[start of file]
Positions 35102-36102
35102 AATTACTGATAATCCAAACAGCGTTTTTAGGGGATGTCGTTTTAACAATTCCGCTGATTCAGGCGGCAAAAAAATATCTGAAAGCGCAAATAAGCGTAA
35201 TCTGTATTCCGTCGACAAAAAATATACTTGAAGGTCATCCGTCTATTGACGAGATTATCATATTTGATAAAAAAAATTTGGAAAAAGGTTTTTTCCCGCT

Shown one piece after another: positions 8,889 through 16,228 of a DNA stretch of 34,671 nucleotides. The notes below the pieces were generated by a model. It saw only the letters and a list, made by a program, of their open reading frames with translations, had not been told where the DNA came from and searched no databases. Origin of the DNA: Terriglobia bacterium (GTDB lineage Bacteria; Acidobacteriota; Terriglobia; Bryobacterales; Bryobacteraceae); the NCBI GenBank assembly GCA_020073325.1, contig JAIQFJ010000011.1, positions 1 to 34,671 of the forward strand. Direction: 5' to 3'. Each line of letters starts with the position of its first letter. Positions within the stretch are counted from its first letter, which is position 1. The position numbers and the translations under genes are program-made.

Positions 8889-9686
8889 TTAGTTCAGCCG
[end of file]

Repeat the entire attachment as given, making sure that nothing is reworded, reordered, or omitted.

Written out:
Positions 35102-36102
35102 AATTACTGATAATCCAAACAGCGTTTTTAGGGGATGTCGTTTTAACAATTCCGCTGATTCAGGCGGCAAAAAAATATCTGAAAGCGCAAATAAGCGTAA
35201 TCTGTATTCCGTCGACAAAAAATATACTTGAAGGTCATCCGTCTATTGACGAGATTATCATATTTGATAAAAAAAATTTGGAAAAAGGTTTTTTCCCGCT

Shown one piece after another: positions 8,889 through 16,228 of a DNA stretch of 34,671 nucleotides. The notes below the pieces were generated by a model. It saw only the letters and a list, made by a program, of their open reading frames with translations, had not been told where the DNA came from and searched no databases. Origin of the DNA: Terriglobia bacterium (GTDB lineage Bacteria; Acidobacteriota; Terriglobia; Bryobacterales; Bryobacteraceae); the NCBI GenBank assembly GCA_020073325.1, contig JAIQFJ010000011.1, positions 1 to 34,671 of the forward strand. Direction: 5' to 3'. Each line of letters starts with the position of its first letter. Positions within the stretch are counted from its first letter, which is position 1. The position numbers and the translations under genes are program-made.

Positions 8889-9686
8889 TTAGTTCAGCCG